These kinds of interactions are a reminder that large parts of the world struggle to see someone who looks like me as an Australian, yet I rarely have the same experience locally. Beyond that places like Singapore as well as large parts of the Middle East show a barely veiled contempt for my heritage, associating Bangladesh only with poverty and unsophistication, gleaned from their experience of foreign workers. This kind of treatment would never happen locally.

In my time as a doctor, it is only been a handful of elderly patients who have asked, “Where are you really from” type questions and even so, entirely innocently.

Countries like Singapore and Malaysia entrench racism with quotas for certain populations like the Malays and have strict criteria about who can live where depending on their ethnicity. The vast bulk of the world are proud of their ethnic heritage and see no reason to dilute it through immigration, as leaders such as Victor Orban of Hungary have strongly argued. Likewise, countries such as Japan or South Korea have shown no interest in opening themselves up for migration yet are never called racist.

Multicultural nations such as Australia, Canada and Britain are experiments challenging the notion that national identity is rooted primarily in an ethnocultural foundation. They are the least racist countries in the world but worry the most about potentially being discriminatory. Australian and Canada, in particular, lead the world on measures of social mobility, non-white immigration and refugee resettlement.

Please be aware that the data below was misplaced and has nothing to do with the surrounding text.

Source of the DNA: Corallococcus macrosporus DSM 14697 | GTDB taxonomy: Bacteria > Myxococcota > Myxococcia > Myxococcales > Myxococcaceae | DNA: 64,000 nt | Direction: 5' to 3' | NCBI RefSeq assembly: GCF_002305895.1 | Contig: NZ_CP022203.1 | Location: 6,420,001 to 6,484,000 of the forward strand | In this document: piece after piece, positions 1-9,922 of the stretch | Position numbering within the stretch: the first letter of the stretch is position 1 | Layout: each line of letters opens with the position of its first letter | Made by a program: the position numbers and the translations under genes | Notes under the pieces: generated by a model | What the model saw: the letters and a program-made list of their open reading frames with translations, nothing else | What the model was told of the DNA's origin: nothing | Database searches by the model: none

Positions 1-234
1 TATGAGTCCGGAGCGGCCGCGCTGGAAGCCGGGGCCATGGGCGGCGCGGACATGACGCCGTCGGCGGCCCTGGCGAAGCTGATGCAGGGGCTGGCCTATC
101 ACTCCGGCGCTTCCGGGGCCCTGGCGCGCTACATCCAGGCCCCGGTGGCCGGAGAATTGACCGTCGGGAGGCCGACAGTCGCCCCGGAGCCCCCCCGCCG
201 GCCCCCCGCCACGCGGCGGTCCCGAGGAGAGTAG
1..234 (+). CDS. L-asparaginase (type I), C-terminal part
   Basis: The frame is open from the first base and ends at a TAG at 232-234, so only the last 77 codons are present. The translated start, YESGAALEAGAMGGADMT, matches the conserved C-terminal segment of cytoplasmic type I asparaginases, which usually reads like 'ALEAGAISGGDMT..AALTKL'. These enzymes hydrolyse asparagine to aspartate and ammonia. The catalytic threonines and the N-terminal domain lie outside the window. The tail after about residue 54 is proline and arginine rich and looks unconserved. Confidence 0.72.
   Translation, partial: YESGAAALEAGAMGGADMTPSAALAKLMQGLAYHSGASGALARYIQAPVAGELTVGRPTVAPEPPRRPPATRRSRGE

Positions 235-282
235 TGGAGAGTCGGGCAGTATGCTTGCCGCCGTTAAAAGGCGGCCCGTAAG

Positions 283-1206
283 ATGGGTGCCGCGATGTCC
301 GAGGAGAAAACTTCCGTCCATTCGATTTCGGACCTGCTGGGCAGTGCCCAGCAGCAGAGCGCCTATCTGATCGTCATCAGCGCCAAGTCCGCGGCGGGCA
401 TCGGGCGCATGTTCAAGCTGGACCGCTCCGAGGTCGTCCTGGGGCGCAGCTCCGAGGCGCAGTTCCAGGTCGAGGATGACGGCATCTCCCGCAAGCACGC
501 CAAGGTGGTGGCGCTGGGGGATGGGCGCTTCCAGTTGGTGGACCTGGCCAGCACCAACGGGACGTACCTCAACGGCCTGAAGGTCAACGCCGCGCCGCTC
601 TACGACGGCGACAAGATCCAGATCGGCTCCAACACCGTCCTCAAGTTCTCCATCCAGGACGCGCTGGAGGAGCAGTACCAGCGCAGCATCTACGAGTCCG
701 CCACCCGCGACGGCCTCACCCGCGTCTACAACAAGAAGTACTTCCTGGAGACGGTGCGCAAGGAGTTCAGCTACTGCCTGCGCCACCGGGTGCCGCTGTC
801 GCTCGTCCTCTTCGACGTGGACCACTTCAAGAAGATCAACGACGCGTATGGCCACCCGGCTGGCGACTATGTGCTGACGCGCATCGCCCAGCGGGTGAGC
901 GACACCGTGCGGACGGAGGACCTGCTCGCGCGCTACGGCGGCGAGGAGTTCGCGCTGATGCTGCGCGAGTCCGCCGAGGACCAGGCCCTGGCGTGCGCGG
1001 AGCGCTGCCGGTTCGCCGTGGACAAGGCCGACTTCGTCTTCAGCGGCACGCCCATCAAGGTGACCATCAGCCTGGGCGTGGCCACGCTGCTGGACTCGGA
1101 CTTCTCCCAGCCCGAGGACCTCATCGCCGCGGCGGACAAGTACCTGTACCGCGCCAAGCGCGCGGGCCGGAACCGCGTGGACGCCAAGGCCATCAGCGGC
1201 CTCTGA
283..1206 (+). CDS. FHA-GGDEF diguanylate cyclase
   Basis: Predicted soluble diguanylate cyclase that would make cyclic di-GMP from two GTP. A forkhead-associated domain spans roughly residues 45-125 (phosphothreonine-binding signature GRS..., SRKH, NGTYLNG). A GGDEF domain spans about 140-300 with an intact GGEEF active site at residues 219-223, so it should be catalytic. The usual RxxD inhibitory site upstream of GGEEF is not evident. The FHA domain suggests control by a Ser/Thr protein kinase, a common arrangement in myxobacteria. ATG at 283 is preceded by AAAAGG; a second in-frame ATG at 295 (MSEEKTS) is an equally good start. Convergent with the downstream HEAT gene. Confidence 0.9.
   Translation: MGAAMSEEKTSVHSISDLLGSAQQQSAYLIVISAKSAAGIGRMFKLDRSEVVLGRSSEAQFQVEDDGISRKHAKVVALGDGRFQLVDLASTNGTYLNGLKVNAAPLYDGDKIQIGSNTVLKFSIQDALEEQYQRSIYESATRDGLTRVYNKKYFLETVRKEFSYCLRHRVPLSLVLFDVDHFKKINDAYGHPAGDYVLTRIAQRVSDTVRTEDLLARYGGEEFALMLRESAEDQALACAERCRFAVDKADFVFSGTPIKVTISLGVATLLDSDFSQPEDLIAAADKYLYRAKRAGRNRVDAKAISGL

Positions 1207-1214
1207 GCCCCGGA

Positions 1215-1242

Unfortunately, they are also the only countries where intellectuals feel it necessary to oppose their own culture and celebrate its decline. This may also be a pointer that it is the Western world that has the greatest capacity for self-examination and internal criticism.

The British academic Eric Kauffman argues in his book “Whiteshift” that the anti-racism taboo is most potent among the white middle classes in the Anglo Saxon world. Over recent decades trends have drifted in such a way that the worst thing in the world you can be called as a white Westerner, apart perhaps from being a paedophile, is a racist. This has also led to dilutions in the terminology with ever-greater emphasis on the subjective experience of accusers.

Furthermore, being racist is closely linked to being white, highlighted by recent writings in the New York Times from US academic Nell Irvin Painter who explained a group of Indian-American youth making racist remarks towards blacks as them having embraced “whiteness”. By this reckoning, the intelligentsia believes only whites can be considered racist.

There is no question that racial prejudice exists. For those who look openly different, such as women wearing hijabs or Sikhs wearing turbans, I am sympathetic that they are more likely to cop inappropriate remarks. The vast majority of Australians will come down hard on such behaviour. But in attempting to stamp out all forms of discrimination, let’s also acknowledge that we almost certainly lead the world in welcoming and integrating people from all races and creeds.